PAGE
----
OT: Designing a Complete Passing System

Submitted by Eye of the Tiger on March 13th, 2013 at 1:31 PM

There's an excerpt from Dan Gonzales' book "Recoded and Reloaded" up at Smart Football. Basically talks about what any passing system (whether West Coast, Air Raid, Run n' Shoot, etc.) needs to do in order to be successful. He has 15 rules in total, and there are lots of examples given of each. 

Quite an interesting read, I thought.



March 13th, 2013 at 1:41 PM ^

Most coaches design passing systems the old-fashioned way; they start with someone else's as a template and then add their own tweaks.


March 13th, 2013 at 2:00 PM ^

One take away that seems relevant to other topics on this board is that arm strength really only gets mentioned in one of the bullet points, and it is half of that bullet point since they said horizational and vertical.  Rather the points mostly focus around adjustments, putting your WR is good posistions, reading the defense and exploiting what you see.  Obviousily if your QB has a weak arm, you run into issues with other principles, like avoiding WR overlap since they all have to hang out in a small area.  However it seems to read as average BCS level arm strength gets you 14.5 out of 15 points.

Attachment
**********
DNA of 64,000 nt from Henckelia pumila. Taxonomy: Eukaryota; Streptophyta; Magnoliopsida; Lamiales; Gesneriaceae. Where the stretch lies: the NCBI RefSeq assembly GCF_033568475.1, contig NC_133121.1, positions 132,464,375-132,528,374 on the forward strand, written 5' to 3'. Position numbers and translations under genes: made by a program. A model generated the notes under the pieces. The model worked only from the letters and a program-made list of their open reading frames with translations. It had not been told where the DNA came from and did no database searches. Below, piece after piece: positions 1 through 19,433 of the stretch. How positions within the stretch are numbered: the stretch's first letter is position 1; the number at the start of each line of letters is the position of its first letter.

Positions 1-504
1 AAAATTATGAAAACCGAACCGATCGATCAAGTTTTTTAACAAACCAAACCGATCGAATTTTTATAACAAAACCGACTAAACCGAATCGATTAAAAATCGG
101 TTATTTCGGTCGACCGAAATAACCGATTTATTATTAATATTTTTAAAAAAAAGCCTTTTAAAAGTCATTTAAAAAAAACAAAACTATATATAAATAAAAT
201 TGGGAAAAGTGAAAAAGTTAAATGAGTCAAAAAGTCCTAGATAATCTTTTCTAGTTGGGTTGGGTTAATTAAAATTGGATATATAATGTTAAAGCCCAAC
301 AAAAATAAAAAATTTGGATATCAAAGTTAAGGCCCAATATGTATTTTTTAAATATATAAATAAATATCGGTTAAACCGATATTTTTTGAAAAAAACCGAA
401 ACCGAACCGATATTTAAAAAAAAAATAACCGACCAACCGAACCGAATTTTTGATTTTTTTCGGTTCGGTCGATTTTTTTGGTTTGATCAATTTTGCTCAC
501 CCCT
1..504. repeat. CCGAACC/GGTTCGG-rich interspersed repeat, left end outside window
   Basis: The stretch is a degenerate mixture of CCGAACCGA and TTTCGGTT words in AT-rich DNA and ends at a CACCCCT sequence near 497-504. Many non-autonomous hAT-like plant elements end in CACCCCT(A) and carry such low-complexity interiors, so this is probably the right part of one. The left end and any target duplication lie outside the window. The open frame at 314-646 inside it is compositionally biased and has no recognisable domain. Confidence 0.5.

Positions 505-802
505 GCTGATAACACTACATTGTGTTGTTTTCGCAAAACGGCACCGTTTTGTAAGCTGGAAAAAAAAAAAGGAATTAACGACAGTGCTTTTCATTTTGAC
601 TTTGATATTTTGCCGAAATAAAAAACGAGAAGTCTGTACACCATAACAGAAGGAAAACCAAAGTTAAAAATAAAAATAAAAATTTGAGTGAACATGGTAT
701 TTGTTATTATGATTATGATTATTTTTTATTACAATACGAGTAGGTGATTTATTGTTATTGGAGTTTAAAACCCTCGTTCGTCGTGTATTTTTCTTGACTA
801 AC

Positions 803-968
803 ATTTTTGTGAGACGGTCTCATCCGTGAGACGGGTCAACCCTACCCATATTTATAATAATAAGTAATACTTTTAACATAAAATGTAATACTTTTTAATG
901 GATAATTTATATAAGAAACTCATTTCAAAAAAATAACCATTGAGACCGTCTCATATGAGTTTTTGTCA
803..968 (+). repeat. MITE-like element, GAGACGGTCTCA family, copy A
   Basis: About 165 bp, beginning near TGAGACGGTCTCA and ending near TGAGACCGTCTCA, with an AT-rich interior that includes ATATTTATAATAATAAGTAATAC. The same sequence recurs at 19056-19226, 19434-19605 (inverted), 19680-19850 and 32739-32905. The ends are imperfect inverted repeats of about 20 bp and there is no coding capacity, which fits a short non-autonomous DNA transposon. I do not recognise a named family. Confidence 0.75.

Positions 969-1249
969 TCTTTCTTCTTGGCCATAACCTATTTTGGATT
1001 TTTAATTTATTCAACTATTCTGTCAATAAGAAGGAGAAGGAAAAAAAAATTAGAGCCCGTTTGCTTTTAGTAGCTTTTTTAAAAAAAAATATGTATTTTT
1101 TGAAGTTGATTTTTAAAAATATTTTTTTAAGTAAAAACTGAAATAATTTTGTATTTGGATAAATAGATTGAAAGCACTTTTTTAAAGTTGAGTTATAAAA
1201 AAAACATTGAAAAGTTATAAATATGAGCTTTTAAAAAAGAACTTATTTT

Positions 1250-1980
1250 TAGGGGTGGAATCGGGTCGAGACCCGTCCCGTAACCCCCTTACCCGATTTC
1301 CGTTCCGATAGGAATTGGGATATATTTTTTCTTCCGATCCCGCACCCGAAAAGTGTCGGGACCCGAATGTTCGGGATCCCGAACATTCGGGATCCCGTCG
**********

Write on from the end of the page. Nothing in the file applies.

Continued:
Of course this whole article seems somewhat predicated on the idea you want to install a pass first or at least a balanced attack.  For a run first time the passing system article likely reads more along "Throw it deep when they load the box and make them pay."   

Moving forward though our passing attack will be interesting this year.  In theory we have the talent to embrace a run first game, but the talent whose strength is run first is all freshmen and RS freshmen.  On the flip side we have an upper classman QB who should some skill at passing last season, but he's behind an unseasoned interior offensive line (which you can mitigate with quick throws) and the WR skill really depends on Funchess and at least one of the taller WRs making strides to supplement the Gallon/Dileo slot ninjas.  


March 13th, 2013 at 5:40 PM ^

First, I would like to thank the OP for sharing this. 

I actually have Gonzalez's first book "Concept Passing", and the impression I get here is that this is the expansion of what he laid out in his initial work. I do like the idea that the concepts can be incorporated fairly easily into a core system, which is in line with his emphasis on what he called a "diverse but learnable" offense. The overarching theme in the first book is simply adapting to increasingly varied coverage schemes, and it seems like this new offering expands on something he started in the first book, which to me seemed like the creation of a hybrid passing offense that drew from all the major "systems".

I might buy this one too actually. Again, thanks for sharing this.